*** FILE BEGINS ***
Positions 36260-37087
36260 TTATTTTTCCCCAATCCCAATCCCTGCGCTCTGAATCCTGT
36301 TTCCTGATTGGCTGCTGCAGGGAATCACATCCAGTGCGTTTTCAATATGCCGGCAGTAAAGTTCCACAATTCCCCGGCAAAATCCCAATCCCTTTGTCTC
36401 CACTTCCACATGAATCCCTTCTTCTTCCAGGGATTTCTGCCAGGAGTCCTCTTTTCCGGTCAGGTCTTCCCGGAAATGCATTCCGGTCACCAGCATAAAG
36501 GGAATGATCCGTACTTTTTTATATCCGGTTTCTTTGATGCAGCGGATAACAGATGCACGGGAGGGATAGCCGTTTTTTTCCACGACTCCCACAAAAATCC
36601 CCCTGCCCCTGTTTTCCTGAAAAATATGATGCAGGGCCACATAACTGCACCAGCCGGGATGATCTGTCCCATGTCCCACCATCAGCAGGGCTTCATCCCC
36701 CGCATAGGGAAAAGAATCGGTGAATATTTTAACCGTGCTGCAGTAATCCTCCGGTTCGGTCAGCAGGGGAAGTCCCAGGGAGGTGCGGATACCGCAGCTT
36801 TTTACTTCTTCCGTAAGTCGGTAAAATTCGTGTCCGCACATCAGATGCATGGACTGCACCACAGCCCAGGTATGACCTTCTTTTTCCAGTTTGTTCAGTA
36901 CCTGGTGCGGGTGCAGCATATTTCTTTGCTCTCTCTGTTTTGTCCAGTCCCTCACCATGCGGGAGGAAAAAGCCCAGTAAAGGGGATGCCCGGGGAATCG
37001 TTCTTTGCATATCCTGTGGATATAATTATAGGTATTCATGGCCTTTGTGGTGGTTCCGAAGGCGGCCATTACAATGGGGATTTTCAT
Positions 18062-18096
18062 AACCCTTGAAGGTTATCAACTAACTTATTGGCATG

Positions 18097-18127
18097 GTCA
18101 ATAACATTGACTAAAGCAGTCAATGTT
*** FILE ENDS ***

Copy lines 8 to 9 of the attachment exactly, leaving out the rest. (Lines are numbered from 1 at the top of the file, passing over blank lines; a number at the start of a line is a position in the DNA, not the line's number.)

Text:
36801 TTTACTTCTTCCGTAAGTCGGTAAAATTCGTGTCCGCACATCAGATGCATGGACTGCACCACAGCCCAGGTATGACCTTCTTTTTCCAGTTTGTTCAGTA
36901 CCTGGTGCGGGTGCAGCATATTTCTTTGCTCTCTCTGTTTTGTCCAGTCCCTCACCATGCGGGAGGAAAAAGCCCAGTAAAGGGGATGCCCGGGGAATCG